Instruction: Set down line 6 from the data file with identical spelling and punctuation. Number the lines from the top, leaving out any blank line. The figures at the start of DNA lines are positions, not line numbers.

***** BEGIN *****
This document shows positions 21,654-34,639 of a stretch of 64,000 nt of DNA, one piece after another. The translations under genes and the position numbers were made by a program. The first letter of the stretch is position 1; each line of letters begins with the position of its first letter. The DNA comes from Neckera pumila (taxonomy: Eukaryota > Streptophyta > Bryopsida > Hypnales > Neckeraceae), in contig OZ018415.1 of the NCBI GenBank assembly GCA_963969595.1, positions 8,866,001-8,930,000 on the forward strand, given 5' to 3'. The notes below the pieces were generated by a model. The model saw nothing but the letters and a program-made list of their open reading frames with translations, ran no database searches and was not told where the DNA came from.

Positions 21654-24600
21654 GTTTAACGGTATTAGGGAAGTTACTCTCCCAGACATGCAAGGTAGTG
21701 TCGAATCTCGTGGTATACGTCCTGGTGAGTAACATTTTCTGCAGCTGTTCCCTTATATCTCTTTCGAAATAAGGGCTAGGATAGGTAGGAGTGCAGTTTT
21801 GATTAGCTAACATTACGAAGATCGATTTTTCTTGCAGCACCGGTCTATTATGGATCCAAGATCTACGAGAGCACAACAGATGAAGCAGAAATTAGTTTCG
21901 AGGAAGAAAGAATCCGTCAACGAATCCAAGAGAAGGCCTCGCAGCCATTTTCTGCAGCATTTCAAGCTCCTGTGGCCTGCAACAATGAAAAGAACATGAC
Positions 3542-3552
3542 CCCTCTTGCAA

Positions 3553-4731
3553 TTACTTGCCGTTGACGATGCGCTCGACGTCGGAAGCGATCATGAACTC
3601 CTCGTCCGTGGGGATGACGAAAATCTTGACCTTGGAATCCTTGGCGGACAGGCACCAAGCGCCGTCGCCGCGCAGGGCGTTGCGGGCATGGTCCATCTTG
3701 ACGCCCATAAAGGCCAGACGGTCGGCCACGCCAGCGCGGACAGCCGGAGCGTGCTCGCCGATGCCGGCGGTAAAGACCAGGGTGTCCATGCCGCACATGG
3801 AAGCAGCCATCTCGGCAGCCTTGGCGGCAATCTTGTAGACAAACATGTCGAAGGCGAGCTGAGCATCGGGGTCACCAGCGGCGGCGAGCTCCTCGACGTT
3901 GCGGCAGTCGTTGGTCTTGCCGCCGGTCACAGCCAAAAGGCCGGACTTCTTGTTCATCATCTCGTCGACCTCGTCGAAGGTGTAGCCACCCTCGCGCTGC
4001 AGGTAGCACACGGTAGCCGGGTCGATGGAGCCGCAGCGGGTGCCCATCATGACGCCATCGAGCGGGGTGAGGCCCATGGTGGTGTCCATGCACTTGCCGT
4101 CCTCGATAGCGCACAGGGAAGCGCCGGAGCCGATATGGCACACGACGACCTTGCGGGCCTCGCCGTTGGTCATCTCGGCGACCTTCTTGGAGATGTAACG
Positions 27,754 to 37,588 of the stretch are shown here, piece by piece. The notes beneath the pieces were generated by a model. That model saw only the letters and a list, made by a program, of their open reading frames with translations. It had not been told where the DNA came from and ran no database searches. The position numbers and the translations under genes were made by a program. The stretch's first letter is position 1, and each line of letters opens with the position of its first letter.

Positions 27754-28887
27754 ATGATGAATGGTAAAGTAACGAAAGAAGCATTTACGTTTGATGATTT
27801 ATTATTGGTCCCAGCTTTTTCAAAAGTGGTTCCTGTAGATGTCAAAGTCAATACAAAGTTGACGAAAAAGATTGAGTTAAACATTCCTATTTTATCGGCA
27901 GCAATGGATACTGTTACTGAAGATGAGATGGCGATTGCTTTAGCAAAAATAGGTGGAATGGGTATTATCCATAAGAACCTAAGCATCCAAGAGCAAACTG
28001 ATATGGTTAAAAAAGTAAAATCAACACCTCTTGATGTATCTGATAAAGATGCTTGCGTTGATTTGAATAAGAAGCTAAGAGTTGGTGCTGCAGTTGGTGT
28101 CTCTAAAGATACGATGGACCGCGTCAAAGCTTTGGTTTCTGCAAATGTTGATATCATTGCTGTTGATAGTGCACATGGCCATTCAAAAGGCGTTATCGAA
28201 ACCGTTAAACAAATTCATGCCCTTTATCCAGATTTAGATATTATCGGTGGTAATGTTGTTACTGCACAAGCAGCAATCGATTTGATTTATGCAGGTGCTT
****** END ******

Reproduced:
21901 AGGAAGAAAGAATCCGTCAACGAATCCAAGAGAAGGCCTCGCAGCCATTTTCTGCAGCATTTCAAGCTCCTGTGGCCTGCAACAATGAAAAGAACATGAC